Chicago — According to Mintel, 39% of Millennials are primarily buying their groceries online – a significant number compared to the 8% of non-Millennials doing so. This was just one of the findings the market research firm shared in its September report, “The Millennial Impact: Food Shopping Decisions.”
Millennials, defined as those ages 21-38, are the largest generation and their spending power is only going to continue to grow, Mintel says. Therefore, how they shop for food will not only impact the industry but also influence behavior of other generations. Millennials have an expectation that products can be brought to them wherever they are, and Mintel notes that the convenience and product variety of online retailers is especially attractive to this cohort.
When they are heading to a brick-and-mortar retailer, they tend to opt for specialty grocery stores (in Mintel’s research this includes such stores as Whole Foods and Trader Joe’s). Fifty-two percent agree that traditional grocery stores are not as appealing as specialty retailers. “Millennials enjoy unique foods from retailers and brands they deem as trustworthy and therefore may be less favorable toward traditional grocery stores they may not view as authentic or ethical,” says Amanda Topper, senior food analyst with Mintel.
With traditional grocery stores offering more products from large food manufacturers, “this also likely contributes to their perceptions of these stores,” Topper adds. Forty-seven percent of older Millennials (ages 29-38) say they do not trust large food manufacturers. Specialty stores also attract this demographic because “of the mentality that where you buy your groceries,” says Topper, “reflects your personal values.”
Large, stock-up trips are not the norm with Millennials as 63% prefer to make smaller, more frequent trips. That skews even higher with the younger subset (ages 21-28): “Eighty-three percent buy groceries on an as-needed basis,” says Topper, adding that the group in general has no problem going out of their way to buy specific ingredients. Urbanization plays a role. Limited storage space is one driver to shop more often and purchase smaller sized goods. Their health-consciousness also means that they prefer to “shop for what they need, when they need it, which ensures freshness,” Topper says.
With a desire to avoid processed foods, older Millennials in particular can be found shopping only the fresh sections of a grocery store: 62% of older Millennials do so and 48% of the younger demographic does as well. They are more likely than non-Millennials to stock up on frozen foods: meals, snacks, breakfast foods. Topper says convenience and opportunity to try new cuisines are factors. “Millennials also stock up on these types of foods to save money on dining out, especially with some products’ similarity to restaurant options,” she adds. Millennials also likely stock up on frozen foods for snacking occasions especially with their greater snacking frequency, compared to older generations.”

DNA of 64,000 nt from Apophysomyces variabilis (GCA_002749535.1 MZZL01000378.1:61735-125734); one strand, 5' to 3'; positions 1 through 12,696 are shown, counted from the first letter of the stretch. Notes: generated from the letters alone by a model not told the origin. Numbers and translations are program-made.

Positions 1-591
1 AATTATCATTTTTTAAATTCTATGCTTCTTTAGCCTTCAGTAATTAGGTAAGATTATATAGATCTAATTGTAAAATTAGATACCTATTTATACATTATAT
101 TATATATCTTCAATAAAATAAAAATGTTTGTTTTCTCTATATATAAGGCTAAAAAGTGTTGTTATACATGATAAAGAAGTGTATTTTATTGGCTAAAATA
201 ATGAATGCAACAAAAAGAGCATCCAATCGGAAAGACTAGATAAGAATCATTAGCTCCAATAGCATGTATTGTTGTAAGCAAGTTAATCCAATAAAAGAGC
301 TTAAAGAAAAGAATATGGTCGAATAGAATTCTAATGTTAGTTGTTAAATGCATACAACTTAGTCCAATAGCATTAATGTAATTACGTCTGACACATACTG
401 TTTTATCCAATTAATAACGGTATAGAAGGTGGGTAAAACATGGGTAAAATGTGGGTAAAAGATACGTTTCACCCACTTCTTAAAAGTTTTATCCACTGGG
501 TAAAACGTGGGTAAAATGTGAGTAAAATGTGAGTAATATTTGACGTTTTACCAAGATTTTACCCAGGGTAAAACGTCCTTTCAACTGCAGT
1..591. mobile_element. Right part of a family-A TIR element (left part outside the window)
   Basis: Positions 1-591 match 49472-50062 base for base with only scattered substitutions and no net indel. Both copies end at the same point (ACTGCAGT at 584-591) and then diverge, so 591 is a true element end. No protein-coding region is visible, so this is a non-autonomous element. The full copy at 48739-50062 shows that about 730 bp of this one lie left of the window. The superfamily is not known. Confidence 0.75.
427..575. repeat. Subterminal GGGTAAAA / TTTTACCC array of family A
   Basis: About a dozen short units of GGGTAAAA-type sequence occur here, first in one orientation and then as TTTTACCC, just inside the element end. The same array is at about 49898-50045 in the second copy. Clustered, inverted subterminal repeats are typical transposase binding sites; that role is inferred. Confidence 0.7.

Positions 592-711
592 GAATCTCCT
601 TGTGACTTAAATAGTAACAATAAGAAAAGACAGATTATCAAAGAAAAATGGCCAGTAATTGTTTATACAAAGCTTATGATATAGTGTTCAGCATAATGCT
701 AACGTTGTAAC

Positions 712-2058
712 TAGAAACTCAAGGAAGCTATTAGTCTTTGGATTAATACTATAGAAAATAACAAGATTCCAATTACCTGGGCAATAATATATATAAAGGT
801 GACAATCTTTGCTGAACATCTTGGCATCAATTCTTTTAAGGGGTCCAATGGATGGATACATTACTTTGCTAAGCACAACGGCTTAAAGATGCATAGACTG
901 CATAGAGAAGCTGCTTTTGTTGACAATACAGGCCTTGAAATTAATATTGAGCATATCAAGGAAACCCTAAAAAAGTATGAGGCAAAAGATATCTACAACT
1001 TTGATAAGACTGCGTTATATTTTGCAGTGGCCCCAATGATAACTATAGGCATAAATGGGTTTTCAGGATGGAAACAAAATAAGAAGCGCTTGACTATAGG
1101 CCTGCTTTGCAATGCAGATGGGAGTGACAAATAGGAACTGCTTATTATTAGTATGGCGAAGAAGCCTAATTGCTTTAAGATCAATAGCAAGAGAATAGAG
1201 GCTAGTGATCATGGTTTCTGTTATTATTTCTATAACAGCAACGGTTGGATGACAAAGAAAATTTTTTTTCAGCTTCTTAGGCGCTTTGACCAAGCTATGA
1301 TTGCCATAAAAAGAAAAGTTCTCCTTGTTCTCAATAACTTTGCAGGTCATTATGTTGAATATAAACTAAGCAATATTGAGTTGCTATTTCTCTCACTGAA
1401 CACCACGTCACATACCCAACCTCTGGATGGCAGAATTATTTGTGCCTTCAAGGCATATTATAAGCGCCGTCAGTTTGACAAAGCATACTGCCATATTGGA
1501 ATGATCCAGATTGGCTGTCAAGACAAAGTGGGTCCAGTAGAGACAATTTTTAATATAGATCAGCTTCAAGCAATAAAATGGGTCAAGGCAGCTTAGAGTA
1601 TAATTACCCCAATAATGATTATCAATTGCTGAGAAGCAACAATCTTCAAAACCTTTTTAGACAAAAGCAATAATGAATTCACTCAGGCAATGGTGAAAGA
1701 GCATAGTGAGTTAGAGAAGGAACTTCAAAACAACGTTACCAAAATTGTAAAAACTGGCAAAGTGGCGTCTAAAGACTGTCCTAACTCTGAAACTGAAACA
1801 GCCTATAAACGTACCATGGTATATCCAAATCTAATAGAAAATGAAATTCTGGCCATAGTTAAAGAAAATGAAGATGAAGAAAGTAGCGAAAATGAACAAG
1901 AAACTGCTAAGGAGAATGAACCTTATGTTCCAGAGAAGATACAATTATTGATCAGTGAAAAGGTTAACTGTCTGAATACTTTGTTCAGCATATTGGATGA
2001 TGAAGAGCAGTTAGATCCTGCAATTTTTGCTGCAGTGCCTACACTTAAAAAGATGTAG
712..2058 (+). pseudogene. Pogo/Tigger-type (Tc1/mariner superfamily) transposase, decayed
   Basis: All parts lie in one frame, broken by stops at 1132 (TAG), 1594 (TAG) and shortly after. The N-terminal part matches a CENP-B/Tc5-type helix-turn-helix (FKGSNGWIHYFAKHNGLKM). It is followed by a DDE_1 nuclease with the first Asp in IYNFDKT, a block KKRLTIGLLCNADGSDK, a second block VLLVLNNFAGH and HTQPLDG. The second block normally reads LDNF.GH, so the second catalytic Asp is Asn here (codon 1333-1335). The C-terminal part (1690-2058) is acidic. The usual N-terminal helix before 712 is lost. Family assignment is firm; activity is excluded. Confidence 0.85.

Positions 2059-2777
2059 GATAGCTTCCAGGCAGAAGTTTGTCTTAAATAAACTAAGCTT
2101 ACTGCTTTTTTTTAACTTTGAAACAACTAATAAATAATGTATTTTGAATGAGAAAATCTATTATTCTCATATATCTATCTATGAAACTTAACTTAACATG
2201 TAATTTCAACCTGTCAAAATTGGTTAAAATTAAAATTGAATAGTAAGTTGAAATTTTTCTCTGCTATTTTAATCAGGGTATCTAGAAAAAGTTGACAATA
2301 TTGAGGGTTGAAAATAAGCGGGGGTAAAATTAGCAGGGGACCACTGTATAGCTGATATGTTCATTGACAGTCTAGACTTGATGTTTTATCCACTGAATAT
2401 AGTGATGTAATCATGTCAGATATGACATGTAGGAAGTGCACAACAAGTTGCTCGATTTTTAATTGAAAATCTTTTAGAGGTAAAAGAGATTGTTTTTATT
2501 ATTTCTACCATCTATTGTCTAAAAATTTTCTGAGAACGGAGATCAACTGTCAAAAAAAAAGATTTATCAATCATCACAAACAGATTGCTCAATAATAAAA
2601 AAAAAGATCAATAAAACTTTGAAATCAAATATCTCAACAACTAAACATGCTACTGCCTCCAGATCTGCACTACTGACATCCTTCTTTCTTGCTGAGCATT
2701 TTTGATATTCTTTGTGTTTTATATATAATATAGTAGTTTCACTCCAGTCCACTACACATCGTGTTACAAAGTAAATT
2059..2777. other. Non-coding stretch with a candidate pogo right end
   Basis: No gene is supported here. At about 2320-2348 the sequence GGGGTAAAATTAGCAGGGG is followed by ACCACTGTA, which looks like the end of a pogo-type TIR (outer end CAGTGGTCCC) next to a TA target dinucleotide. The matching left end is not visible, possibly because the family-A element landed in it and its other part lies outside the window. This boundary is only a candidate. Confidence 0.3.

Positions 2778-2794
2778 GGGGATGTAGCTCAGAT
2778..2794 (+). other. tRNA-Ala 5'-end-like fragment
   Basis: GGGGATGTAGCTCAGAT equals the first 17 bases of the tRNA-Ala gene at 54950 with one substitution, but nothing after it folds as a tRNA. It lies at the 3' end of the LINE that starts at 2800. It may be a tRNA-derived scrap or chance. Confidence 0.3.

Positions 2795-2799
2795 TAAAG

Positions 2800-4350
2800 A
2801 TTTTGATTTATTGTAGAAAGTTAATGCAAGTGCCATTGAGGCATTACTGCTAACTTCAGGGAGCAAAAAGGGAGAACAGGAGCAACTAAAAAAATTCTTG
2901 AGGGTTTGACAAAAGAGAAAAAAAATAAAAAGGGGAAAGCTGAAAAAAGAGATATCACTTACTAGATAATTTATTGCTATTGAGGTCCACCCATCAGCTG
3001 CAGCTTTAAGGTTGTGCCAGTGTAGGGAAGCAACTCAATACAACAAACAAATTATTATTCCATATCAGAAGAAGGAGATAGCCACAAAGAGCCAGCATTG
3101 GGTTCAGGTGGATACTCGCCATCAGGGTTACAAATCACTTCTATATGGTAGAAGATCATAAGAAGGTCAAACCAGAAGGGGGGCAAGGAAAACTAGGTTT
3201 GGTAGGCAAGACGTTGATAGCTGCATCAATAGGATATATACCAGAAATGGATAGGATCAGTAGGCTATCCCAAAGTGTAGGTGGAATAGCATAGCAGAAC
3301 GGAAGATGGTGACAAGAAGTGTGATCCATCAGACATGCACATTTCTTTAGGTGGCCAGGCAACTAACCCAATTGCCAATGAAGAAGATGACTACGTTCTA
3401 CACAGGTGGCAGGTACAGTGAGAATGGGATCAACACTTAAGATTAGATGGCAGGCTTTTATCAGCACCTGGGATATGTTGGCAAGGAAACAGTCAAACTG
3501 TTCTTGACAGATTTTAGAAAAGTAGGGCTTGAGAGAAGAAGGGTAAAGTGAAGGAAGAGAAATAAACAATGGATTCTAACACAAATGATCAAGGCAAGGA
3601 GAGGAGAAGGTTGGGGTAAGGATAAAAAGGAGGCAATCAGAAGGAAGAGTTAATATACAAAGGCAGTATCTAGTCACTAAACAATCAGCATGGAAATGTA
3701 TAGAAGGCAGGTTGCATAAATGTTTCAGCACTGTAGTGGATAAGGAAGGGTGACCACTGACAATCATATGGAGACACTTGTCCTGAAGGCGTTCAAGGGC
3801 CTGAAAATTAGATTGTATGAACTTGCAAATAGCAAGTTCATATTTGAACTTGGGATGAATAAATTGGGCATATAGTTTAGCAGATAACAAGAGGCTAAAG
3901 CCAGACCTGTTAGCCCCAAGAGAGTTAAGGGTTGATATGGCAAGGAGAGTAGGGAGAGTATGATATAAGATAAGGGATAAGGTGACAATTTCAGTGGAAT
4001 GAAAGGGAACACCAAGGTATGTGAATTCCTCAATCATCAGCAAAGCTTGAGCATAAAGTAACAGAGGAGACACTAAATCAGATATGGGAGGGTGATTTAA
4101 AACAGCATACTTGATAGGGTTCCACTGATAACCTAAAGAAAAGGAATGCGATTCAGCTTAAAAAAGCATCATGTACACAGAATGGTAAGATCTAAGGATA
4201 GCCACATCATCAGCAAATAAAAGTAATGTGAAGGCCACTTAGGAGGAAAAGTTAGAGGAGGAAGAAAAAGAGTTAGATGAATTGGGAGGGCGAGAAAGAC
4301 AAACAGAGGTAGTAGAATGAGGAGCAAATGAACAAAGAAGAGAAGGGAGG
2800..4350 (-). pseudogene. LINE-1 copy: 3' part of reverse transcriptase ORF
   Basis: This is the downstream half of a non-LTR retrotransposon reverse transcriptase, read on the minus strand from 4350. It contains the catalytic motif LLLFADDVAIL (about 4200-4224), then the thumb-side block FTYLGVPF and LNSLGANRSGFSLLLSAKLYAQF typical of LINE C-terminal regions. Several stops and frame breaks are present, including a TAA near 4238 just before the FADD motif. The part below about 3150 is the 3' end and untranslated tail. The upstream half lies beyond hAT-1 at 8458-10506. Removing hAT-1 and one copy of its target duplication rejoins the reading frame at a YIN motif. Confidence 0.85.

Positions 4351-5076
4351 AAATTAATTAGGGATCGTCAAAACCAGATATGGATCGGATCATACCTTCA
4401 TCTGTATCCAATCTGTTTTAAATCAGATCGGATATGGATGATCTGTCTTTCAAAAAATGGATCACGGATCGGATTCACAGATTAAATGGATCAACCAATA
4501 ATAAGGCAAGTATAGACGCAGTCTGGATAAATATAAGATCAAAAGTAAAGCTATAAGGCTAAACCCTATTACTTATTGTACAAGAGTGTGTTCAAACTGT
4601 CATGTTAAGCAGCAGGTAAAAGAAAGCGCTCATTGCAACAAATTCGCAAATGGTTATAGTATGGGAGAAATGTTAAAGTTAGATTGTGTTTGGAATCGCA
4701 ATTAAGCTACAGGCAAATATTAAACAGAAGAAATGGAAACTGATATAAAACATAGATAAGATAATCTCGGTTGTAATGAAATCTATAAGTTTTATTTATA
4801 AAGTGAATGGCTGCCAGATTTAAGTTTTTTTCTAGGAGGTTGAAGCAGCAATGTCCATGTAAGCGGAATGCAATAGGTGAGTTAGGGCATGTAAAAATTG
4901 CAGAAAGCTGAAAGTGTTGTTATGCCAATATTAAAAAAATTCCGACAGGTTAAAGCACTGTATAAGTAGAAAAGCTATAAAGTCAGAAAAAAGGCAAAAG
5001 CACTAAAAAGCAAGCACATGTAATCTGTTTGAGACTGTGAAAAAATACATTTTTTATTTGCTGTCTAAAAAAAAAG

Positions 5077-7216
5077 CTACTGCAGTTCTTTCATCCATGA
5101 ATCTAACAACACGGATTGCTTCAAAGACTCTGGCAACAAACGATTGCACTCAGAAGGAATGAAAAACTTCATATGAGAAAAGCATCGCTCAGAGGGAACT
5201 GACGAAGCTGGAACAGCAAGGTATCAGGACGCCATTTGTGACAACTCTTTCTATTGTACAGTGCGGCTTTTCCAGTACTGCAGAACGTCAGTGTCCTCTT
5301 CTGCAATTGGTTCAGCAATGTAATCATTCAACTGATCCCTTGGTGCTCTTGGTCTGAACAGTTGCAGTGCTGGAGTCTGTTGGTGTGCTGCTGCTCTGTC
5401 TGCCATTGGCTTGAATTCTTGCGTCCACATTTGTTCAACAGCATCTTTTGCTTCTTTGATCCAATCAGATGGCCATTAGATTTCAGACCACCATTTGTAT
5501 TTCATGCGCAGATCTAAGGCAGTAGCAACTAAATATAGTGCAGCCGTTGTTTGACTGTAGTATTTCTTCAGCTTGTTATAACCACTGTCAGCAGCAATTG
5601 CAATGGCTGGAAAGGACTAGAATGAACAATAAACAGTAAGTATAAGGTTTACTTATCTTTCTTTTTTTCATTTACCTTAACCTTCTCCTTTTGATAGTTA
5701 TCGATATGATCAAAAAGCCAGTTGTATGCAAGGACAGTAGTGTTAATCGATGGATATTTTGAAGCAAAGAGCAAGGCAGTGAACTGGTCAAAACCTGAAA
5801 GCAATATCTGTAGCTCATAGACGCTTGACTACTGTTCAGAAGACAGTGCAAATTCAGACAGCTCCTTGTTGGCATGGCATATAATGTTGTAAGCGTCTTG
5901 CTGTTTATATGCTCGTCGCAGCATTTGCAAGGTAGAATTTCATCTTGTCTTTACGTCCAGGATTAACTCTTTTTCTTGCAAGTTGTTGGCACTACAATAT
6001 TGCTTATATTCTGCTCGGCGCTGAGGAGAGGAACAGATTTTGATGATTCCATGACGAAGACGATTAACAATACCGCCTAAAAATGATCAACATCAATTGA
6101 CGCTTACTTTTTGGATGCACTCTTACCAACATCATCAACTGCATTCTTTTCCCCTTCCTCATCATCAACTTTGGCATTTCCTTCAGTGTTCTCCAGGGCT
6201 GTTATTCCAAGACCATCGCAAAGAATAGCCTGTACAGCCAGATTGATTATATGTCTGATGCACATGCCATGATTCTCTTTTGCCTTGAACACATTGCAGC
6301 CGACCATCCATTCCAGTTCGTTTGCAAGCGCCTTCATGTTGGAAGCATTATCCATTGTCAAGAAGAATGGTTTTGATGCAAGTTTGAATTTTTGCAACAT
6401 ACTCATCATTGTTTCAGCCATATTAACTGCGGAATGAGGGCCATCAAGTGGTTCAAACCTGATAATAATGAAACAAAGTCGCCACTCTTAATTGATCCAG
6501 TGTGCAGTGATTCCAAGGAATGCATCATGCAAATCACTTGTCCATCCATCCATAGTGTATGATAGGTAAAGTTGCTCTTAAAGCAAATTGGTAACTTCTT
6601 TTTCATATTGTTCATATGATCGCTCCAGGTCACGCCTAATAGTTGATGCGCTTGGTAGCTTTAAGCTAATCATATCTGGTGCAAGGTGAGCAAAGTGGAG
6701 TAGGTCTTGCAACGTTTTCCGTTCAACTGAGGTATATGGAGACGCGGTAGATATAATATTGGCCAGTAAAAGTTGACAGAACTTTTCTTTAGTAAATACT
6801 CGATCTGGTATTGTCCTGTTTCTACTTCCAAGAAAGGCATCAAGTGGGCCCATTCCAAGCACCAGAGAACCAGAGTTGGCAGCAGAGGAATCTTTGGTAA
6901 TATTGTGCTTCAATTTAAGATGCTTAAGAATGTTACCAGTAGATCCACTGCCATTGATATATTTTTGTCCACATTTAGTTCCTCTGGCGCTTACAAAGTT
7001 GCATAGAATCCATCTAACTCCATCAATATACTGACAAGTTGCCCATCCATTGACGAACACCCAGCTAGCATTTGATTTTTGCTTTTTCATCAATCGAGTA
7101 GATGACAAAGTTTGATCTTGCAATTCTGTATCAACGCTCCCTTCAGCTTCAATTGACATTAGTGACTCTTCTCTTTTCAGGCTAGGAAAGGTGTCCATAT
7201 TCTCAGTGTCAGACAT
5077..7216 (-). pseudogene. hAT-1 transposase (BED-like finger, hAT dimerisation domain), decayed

“While [older Millennials] tend to earn a higher income than younger Millennials, they also are more likely to be starting a family and thus have less disposable income. Having more limited spending money makes store rewards and loyalty programs more appealing to this demographic.”
— Amanda Topper, Mintel
They have a strong interest in foods for specific diets such as paleo or vegan, and many say they would opt for one item over another if offered in single-serve packaging. Topper does note that within the demographic, moms are motivated by different factors than dads: cost and health drive the former, while flavor, fun and fresh are priorities for the latter.
Many are using their mobile device in-store, especially the older cohort: almost two-thirds create a shopping list on their phone, 63% use it to look up products and 57% use a device to search recipes while in a store. Topper sees this as an opportunity to attract Millennials to the center store say with mobile recipes that feature branded products.
Rewards and loyalty programs are also resonating with older Millennials. Fifty-seven percent say they only shop where they have such a program versus 35% of younger Millennials and 25% of non-Millennials. “While this demographic tends to earn a higher income than younger Millennials, they also are more likely to be starting a family and thus have less disposable income,” Topper says. “Having more limited spending money makes store rewards and loyalty programs more appealing to this demographic.”
Although Mintel does not have specific data on what types of apps or programs they are using on their phones, Topper does note that retailer apps that offer coupons, shopping lists and personalized offers would resonate with this group. Store offerings such as delivery or cooking classes are also attractive to older Millennials. “Mobile apps,” suggests Topper, “could offer promotions or discounts for these services.”
Use of mobile by retailers and brands could also be used as an attempt to improve upon those trust issues. Labels or scannable codes could drive shoppers to ingredient, nutrition and manufacturing information to be more transparent to consumers.